In this wide-ranging and authoritative volume, leading scholars engage with the philosophy and writings of Wilhelm Dilthey, a key figure in nineteenth-century thought. Their chapters cover his innovative philosophical strategies and explore how they can be understood in relation to their historical situation, as well as presenting incisive interpretations of Dilthey's arguments, including their development, their content, and their influence on later thought. A key focus is on how Dilthey's work remains relevant to current debates around art and literature, the biographical and autobiographical self, knowledge, language, science, culture, history, society, and psychology and the embodied mind. The volume will be important for researchers in hermeneutics, aesthetics, practical philosophy, and the history of German philosophy, providing a valuable introduction to Dilthey's work as well as detailed critical analysis of its ongoing significance.
We are living through years of great importance, marked by the unstoppable evolution of technology, science and the information society. This book brings together twenty-two essays written by prestigious researchers from the world's leading universities on areas as diverse as crucial to our future: climate change, artificial intelligence, economics, cyber-security and geopolitics, democracy, anthropology, new media, astrophysics and cosmology, nanotechnology, biomedicine, globalisation, gender theory and the cities of the future. Text by Michelle Baddeley, Virginia Burkett, Manuel Castells, Nancy Chau, Barry Eichengreen, Amos N. Guiora, Ravi Kanbur, Ramon Lopez de Mantaras, Maria Martinon-Torres, Jose M. Mato, Diana Owen, Alex Pentland, Carlo Ratti, Martin Rees, Victoria Robinson, Daniela Rus, Jose Manuel Sanchez-Ron, Vivien A. Schmidt, Samuel H. Sternberg, Sandip Tiwari, Ernesto Zedillo, Yang Xu.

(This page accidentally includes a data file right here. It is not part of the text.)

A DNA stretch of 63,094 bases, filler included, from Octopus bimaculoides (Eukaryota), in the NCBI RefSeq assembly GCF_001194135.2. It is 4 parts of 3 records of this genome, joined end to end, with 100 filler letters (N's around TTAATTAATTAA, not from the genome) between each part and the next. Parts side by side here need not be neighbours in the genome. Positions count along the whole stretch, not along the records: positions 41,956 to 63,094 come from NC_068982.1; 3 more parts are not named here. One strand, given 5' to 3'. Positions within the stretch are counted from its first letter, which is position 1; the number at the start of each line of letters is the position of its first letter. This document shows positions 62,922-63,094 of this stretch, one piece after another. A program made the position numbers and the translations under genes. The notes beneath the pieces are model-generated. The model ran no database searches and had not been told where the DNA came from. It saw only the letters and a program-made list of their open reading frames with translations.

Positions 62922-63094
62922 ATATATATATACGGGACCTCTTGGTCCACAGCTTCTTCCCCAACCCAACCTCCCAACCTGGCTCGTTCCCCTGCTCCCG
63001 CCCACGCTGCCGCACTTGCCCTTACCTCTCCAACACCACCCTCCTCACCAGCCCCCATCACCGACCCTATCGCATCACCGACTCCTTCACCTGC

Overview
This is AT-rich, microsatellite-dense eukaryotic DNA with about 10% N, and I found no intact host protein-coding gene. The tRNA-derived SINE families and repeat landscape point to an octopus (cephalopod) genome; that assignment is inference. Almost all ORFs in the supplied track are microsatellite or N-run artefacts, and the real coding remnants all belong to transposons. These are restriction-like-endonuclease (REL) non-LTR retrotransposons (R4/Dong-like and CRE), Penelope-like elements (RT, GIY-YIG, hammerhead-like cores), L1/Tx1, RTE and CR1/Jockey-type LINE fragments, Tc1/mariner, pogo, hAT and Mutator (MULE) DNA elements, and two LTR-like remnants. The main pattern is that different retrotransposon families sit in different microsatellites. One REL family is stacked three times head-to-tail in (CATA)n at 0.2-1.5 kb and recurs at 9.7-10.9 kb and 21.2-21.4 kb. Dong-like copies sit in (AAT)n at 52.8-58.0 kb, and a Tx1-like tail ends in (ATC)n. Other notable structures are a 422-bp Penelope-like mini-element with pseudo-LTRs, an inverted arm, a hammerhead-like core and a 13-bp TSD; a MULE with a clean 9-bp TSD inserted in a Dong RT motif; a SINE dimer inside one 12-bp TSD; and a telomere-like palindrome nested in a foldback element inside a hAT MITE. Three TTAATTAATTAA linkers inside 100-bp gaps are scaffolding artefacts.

This text is a full transcript of the lectures given by Michel Foucault at the College de France in 1975-76. The main theme of the lectures is the contention that war can be used to analyze power relations. Foucault contends that politics is a continuation of war by other means. Thus, any constitutional theory of sovereignty and right is an attempt to refute the fact that power relations are based upon a relationship of conflict, violence and domination.;The book is coloured with historical examples, drawn from the early modern period in both England and France, with digressions into subjects as diverse as classical French tragedy and the gothic novel.
J rgen Habermas and John Rawls are perhaps the two most renowned and influential figures in social and political philosophy of the second half of the twentieth century. In the 1990s, they had a famous exchange in the Journal of Philosophy. Quarreling over the merits of each other's accounts of the shape and meaning of democracy and legitimacy in a contemporary society, they also revealed how great thinkers working in different traditions read--and misread--one another's work. In this book, James Gordon Finlayson examines the Habermas-Rawls debate in context and considers its wider implications. He traces their dispute from its inception in their earliest works to the 1995 exchange and its aftermath, as well as its legacy in contemporary debates. Finlayson discusses Rawls's Political Liberalism and Habermas's Between Facts and Norms, considering them as the essential background to the dispute and using them to lay out their different conceptions of justice, politics, democratic legitimacy, individual rights, and the normative authority of law. He gives a detailed analysis and assessment of their contributions, assessing the strengths and weaknesses of their different approaches to political theory, conceptions of democracy, and accounts of religion and public reason, and he reflects on the ongoing significance of the debate. The Habermas-Rawls Debate is an authoritative account of the crucial intersection of two major political theorists and an explication of why their dispute continues to matter.
First published in 1974, Libidinal Economy is a major work of twentieth century continental philosophy. In it, Lyotard develops the idea of economies driven by libidinal `energies' or `intensities' which he claims flow through all structures, such as the human body and political or social events. He uses this idea to interpret a diverse range of subjects including political economy, Marxism, sexual politics, semiotics and psychoanalysis. Lyotard also carries out a broad critique of philosophies of desire, as expounded by Deleuze and Guattari, Nietzsche, Bataille, Foucault and de Sade.